“You’re the pundit. I’m just a simple president.”Maybe he's finally beginning to figure some stuff out. Nah, probably not. Just dumb luck. And I mean dumb.
In response to Bush's comment regarding Obama's platforms that the "only foreign policy thing I remember he said was he’s going to attack Pakistan and embrace Ahmadinejad", the Illinois Senator's campaign scored a point by countering, “Barack Obama doesn’t need any foreign policy advice from the architect of the worst foreign policy decision in a generation."
Anyway, in these dwindling days of this Imperium Americana, we might as well educate ourselves as to what has been actually going on in this world at the hands of our beloved nation for the past sixty to hundred years. So read the articles below and then read Stephen Kinzer's heartbreaking and revelatory book, Overthrow: America's Century of Regime Change from Hawaii to Iraq. Oh yeah, and then get acquainted with the books and articles of Chalmers Johnson and The American Empire Project.
The Whining Empire
Sheldon Richman | Counterpunch | 6 February 2008
What's more obnoxious than a person who constantly whines about the real and imagined injustices committed against him while ignoring his own injustices against others?
A country that does the same thing.
One of the great myths accepted by the American people is that historically, the United States -- more precisely, the U.S. government -- has been a gentle giant, powerful and rich but entirely peaceful and well-meaning, and slow to anger when wronged. The truth is nearly the diametric opposite.
We often hear American politicians and commentators reciting a list of "terrorist" acts committed against the "United States." It typically includes the 1982 bombing of the Marine barracks in Beirut, the 1993 bombing of the World Trade Center, the 1996 bombing of U.S. Air Force housing in Khobar Towers in Saudi Arabia, the 1998 bombings of the U.S. embassies in Tanzania and Kenya, and the 2000 bombing of the USS Cole in the port of Aden in Yemen. Reciting this string of attacks supposedly demonstrates, without further argument, that the United States has been the major victim of violence on the world stage -- unprovoked violence perpetrated by "Islamofascists" because we are free and represent democracy. Indeed, it is widely believed that the attacks on September 11, 2001, were in part the result of "our" failure to retaliate for those unprovoked earlier attacks.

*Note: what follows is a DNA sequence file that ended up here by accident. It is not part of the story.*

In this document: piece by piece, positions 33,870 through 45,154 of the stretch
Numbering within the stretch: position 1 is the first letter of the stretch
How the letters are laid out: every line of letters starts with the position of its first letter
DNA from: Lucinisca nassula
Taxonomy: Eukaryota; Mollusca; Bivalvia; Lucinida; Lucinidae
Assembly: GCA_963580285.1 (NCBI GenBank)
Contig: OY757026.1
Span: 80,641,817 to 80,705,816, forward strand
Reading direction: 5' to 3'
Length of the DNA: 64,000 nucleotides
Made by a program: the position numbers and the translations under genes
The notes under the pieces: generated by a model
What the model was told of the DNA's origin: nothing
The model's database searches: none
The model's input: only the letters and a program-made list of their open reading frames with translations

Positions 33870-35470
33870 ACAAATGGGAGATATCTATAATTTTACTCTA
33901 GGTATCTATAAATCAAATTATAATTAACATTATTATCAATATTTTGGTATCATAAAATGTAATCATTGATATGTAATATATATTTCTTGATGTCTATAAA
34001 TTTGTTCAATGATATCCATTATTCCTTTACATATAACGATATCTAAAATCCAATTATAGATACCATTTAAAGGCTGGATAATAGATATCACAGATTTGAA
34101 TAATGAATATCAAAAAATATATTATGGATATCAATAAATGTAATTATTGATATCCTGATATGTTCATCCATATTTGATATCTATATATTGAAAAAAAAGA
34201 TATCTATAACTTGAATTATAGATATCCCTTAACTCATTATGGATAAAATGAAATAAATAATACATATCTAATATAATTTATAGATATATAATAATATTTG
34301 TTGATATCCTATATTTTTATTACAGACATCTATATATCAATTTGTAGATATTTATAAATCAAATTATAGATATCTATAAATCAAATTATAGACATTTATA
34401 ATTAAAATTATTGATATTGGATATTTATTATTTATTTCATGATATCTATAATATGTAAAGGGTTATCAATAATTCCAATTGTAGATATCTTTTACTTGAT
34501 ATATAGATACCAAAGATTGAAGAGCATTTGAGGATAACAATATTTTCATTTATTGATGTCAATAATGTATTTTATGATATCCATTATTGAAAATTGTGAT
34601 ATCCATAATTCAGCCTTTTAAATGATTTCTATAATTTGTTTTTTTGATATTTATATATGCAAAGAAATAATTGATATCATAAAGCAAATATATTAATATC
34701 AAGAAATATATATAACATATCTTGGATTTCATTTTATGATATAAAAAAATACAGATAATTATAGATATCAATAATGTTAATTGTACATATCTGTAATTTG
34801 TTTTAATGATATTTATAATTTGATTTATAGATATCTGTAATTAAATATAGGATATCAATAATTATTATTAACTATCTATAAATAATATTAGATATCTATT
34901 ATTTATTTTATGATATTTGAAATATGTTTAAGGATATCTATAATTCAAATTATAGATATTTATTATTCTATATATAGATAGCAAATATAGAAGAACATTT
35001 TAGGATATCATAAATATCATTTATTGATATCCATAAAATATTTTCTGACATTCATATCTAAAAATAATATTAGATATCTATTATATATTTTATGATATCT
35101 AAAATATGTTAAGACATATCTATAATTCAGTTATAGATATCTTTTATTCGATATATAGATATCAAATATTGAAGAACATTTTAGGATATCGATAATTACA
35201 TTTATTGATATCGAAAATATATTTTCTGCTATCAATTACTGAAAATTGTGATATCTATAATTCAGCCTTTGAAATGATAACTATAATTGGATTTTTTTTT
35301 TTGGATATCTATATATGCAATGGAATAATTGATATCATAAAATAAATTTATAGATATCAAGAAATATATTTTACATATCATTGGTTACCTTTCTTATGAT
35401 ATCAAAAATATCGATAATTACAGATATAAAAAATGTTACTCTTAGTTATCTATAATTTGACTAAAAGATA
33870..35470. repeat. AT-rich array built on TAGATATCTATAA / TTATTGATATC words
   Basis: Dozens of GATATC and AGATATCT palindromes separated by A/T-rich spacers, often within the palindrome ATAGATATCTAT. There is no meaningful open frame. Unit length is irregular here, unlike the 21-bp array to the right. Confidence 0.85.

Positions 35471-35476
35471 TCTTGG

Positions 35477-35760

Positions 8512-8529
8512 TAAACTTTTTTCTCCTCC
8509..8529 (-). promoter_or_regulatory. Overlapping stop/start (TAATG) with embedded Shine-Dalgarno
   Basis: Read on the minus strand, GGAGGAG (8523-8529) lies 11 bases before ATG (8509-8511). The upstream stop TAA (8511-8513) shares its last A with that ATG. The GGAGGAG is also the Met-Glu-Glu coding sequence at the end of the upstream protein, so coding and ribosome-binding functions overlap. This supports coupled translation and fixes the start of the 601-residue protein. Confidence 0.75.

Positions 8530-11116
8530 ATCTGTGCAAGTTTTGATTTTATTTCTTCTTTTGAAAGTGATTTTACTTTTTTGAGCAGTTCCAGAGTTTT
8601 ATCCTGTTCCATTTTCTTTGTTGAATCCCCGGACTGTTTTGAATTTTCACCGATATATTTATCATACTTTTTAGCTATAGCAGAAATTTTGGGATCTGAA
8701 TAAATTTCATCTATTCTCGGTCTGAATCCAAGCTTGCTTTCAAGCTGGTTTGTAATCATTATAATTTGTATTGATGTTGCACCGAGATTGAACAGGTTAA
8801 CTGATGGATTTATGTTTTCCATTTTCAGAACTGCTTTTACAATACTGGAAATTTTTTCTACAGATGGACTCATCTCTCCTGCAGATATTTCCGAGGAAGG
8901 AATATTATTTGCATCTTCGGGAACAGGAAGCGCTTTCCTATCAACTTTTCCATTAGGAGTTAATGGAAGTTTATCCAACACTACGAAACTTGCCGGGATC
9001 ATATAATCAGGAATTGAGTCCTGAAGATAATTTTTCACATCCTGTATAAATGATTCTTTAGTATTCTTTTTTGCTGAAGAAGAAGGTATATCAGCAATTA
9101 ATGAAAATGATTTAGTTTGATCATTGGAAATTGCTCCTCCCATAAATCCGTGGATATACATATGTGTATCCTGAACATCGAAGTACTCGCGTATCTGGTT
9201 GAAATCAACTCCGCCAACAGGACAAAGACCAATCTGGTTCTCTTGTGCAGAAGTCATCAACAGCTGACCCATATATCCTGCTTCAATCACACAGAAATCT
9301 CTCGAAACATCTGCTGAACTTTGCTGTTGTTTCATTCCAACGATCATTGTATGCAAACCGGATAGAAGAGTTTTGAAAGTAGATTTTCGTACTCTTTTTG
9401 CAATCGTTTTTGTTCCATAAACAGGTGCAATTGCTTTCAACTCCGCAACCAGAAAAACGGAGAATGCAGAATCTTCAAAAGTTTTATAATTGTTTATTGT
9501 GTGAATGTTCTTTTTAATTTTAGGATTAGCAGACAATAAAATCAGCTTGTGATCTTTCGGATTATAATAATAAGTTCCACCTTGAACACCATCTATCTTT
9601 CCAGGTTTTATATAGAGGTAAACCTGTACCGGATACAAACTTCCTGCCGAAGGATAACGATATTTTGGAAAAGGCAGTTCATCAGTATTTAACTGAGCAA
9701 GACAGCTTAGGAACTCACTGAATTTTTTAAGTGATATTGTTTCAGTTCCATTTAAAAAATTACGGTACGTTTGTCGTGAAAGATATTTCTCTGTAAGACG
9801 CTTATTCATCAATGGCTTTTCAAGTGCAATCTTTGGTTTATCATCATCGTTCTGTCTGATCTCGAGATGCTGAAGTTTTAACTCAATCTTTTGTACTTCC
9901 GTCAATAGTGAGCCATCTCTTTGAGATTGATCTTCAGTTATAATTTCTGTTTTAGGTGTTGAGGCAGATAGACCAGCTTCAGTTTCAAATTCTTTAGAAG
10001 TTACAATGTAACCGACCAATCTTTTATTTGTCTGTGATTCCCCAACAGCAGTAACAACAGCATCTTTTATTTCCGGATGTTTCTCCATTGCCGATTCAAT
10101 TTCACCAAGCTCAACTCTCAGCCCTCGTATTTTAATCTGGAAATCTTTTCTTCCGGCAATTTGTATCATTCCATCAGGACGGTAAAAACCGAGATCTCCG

But this is sheer balderdash. The attacks, while often criminally misdirected, were hardly unprovoked. They were not bolts out of the blue. On the contrary, they were seen by the perpetrators as retaliation against the world's dominant imperial power.
The last century-plus of U.S. foreign policy has largely been a story of aggression and empire-building. American presidents have intervened and interfered in every region of the world, not in self-defense, but in the name of U.S. "national interest," which in reality means the interest of well-connected corporations and their ambitious political agents who felt appointed by history to bring order to the world. In the view of the policy advocates, the best interests of America, as they conceived them, and the best interests of the people of the world coincided. Of course the people of the world were given no say in the matter. What was in their interest was decided for them by American policymakers and their foreign agents.